Midland Smooth Softshell Turtle
Apalone mutica

Size:  10 - 14 inches (along carapace)

Central and eastern portion of state.  There are two species of softshell turtle in Oklahoma, the spiny softshell, Apalone spinifera, and the midland smooth softshell. Both species prefer swift flowing rivers and tributaries with sand or gravel bottoms, although they can often be found in lakes and reservoirs, and have been known to venture into ponds. The smooth softshell, as its name implies, lacks tiny bumps or spines at the front of the carapace, the top portion of the shell. They can also be distinguished from each other in that the smooth softshells have round nostrils and the spiny softshells have fleshy, triangular lobes of skin in the nostrils. The spiny softshells also tend to be slightly more vividly patterned with round spots on their carapace, making them easier to identify at a distance. Their diet consists of mostly live prey, such as fish, frogs, crayfish, insects, and worms.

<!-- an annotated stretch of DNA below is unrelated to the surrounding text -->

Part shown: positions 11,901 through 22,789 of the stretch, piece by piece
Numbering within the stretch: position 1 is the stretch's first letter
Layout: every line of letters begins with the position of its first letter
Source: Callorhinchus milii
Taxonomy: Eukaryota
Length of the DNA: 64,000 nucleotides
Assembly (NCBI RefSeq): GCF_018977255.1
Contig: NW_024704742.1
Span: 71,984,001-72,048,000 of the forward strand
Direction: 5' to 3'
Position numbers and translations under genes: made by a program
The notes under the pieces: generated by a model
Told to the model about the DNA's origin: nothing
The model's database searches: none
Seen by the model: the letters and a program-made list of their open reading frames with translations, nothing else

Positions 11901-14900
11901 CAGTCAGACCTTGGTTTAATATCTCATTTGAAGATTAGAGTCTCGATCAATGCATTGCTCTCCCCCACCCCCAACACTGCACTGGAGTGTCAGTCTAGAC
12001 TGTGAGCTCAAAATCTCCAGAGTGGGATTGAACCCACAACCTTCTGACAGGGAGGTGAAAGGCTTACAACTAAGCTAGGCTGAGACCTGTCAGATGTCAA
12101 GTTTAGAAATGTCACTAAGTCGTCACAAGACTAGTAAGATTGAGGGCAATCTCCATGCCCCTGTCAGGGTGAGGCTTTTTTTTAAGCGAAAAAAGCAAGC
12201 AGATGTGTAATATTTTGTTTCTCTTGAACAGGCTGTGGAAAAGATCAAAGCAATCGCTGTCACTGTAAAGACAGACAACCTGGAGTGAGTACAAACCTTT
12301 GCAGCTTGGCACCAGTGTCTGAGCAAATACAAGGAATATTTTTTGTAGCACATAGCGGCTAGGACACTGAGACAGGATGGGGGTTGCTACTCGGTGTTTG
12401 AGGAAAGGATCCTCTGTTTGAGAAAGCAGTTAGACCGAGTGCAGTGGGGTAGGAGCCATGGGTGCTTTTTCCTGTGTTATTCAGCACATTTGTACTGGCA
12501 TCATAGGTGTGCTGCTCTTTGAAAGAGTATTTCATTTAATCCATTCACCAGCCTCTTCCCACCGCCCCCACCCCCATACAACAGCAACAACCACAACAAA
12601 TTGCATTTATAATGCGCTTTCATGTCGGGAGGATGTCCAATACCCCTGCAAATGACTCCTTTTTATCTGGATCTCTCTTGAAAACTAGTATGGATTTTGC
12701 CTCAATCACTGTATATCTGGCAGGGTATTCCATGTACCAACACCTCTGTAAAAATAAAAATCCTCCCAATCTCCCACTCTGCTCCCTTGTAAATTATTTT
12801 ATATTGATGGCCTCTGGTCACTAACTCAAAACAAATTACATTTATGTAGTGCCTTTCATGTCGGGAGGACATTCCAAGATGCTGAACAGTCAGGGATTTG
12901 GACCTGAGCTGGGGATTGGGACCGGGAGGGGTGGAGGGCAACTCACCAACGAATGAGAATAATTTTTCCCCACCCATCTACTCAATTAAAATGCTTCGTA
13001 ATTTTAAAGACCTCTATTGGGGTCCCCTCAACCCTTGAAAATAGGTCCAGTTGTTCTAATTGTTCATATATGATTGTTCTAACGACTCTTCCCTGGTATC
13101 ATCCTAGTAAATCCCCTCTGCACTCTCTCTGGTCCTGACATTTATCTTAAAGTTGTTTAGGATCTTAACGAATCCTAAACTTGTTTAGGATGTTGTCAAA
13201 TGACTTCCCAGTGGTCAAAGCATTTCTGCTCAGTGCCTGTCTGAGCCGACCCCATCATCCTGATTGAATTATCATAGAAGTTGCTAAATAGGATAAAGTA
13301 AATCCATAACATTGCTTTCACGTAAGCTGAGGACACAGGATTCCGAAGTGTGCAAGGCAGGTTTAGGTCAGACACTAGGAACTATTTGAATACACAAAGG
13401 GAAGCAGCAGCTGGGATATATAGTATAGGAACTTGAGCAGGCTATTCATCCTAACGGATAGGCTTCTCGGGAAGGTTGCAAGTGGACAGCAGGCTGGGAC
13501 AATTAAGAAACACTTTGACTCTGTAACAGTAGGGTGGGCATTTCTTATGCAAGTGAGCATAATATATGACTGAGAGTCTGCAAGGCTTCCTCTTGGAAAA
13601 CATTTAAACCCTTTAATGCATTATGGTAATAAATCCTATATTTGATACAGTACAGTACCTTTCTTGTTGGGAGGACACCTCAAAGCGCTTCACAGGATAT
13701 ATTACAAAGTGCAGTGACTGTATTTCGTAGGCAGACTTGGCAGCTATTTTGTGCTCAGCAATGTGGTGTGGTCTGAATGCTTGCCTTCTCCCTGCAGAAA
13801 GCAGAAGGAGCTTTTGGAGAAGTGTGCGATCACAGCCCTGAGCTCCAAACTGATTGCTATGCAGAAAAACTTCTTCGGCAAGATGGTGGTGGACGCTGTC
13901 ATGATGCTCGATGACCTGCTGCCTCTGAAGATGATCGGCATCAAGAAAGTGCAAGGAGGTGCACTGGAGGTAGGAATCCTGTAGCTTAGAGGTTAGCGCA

The softshell turtles do not have a hard external shell like most other turtles. Instead, the hard part of the shell, actually modified vertebrae, is smaller and covered with a leathery skin and has a thick ring of cartilage surrounding the entire shell, making the shell pliable. This gives the turtle superb maneuverability in the water. In fact, the softshell turtles are the only turtles in the US that are capable of swimming after and catching live healthy fish. They bury themselves in shallow water where they can extend their heads above the surface for air, and submerge again without exposing their entire body.

Front of carapace lacking spines.